Thumbs Up for the Deaf

Source | By: Marianne Kelly | Tuesday, 09 August 2016


Watching two Deaf women having an animated conversation in their own special language was an inspiration to Gwen Rameka who has organised a unique quiz fund-raiser evening.

It’s a ‘Seriously Funny Silent Quiz’. As well as giving participants exposure to the frustration of not being able to use regular spoken speech, the quiz is designed to show people what it’s like to be Deaf but in a fun way.

It will involve six rounds of silent questions and answers.

Funds raised from the function entry, raffles and auction of two art canvasses will be donated to the Auckland Deaf Society.

Ms Rameka’s awareness of the lives of the Deaf was initially prodded when she watched a television story about two Deaf youngsters who, after a trial run, were employed permanently as front-of-house staff at a South Island cafe.

“People were so impressed that it took off,” she says.

“A couple of months ago in Pakuranga mall I saw two Deaf ladies having a wonderful conversation. It intrigued me.”

Ms Rameka has worked with The Prospect of Howick’s publican, Barry O’Shaughnessy since he took over the establishment more than 20 years ago.

He was all for the idea of a fund-raiser for the Deaf in the wake of a recent successful Pink Ribbon event held at the pub’s Good Home restaurant and bar which raised just over $4000.

With a fund-raiser for the Prostate Cancer Foundation organised for August 27 he’s hoping the three events will be annual.

“Feedback from the Pink Ribbon function was outstanding and hopefully it will be the same for the Blue Ribbon and the Deaf Society Quizz events,” he says.

“It’s a win-win for everyone.

“If anyone wants to donate to the raffle we will take items with open arms.”

When Ms Rameka approached the Auckland Deaf Society, fund-raising and marketing officer, Taryn Banks suggested the quiz.

“We originally created this quiz for a 30th birthday about two years ago,” Ms Banks says.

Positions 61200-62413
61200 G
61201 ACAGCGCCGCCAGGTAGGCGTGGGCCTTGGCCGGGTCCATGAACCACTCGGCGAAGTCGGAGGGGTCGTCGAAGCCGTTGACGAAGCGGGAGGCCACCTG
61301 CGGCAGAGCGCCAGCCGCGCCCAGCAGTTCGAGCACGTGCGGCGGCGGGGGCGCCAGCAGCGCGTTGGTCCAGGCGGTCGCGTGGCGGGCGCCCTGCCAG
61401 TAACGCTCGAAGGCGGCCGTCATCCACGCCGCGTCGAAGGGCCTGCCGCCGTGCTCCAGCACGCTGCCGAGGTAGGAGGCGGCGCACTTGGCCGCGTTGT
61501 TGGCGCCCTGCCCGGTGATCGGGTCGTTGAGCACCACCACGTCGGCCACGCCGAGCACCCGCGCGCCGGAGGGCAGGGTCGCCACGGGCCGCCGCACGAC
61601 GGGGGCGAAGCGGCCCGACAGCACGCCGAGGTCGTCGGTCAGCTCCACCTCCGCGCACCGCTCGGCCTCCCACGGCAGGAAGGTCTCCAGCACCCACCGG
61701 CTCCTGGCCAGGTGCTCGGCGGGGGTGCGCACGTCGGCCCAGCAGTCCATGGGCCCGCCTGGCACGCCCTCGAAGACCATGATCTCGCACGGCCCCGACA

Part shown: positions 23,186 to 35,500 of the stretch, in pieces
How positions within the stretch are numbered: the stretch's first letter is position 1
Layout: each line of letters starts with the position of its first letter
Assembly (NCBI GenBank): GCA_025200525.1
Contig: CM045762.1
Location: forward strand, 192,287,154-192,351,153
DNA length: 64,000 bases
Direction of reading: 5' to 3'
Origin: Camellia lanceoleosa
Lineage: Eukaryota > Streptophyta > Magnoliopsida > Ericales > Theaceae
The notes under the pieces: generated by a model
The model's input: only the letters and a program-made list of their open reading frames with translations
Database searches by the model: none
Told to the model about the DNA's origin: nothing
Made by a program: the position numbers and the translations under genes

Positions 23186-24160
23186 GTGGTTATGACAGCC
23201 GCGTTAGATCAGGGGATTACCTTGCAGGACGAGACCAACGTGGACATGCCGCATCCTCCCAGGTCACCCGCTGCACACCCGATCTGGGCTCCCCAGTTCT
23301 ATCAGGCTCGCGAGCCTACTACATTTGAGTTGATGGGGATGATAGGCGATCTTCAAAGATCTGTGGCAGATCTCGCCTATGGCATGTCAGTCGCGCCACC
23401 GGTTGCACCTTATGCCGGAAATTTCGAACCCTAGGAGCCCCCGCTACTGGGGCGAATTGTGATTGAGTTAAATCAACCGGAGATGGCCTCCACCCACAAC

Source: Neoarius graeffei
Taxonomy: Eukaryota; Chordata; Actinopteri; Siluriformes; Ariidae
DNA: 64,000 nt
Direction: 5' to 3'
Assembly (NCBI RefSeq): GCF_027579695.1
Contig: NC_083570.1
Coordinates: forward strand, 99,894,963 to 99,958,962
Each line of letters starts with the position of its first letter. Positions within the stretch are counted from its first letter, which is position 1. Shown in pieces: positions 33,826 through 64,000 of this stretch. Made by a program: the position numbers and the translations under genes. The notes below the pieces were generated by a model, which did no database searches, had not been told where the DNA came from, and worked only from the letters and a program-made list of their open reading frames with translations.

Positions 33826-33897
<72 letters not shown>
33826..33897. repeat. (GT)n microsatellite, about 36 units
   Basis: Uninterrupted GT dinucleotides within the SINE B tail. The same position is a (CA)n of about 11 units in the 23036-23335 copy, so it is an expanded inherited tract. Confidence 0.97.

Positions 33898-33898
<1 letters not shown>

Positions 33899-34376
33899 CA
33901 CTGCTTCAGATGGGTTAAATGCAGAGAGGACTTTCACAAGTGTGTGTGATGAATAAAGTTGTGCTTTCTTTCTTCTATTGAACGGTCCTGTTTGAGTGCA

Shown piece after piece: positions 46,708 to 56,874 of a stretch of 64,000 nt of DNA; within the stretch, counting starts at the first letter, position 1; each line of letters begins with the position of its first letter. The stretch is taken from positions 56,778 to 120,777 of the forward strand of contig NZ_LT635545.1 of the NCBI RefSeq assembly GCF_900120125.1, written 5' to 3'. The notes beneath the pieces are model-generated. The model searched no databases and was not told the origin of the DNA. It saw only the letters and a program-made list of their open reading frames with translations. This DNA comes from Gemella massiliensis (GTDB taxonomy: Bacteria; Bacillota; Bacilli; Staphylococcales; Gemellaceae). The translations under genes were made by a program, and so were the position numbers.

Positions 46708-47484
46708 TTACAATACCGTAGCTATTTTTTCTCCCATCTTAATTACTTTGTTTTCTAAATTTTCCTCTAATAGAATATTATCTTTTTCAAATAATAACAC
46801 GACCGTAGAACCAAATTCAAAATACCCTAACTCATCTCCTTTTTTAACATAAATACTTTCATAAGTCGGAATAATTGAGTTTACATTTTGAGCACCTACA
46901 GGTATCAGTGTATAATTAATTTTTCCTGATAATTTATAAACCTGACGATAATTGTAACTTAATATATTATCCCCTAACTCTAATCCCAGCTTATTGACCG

“It’s a fun way to raise awareness and debunk some of the myths. We want to share some of the history of the Deaf in New Zealand in a fun way and raise some money.

“A lot of people don’t know there is a culture of the Deaf and see it only as a disability. The quiz gives hearing participants the exposure to the frustration of not being able to use speech.”

Techniques used in the quiz will include finger spelling – as opposed to sign language which is a language in its own right and belongs to New Zealand Deaf people, Ms Banks says.

“The quiz might involve using play dough and we will provide resources to help people use their bodies to communicate along the lines of charades.

“It’s more an activity-based quiz. It’s almost a journey of discovery for participants,” Ms Banks says.

Funds raised at the Howick event will go to a project to help adult Deaf people who, in New Zealand, have an average reading age of 8.5, Ms Banks says.

The society’s events coordinator, Julie-Anne Taylor says, through an interpreter, that in earlier days Deaf children were mistreated and sign language was banned.

“So it was very difficult. For example the word love and enough look the same on the lips.

“Deaf people suffered from a lot of mis-information because there were no interpreters or note-takers.”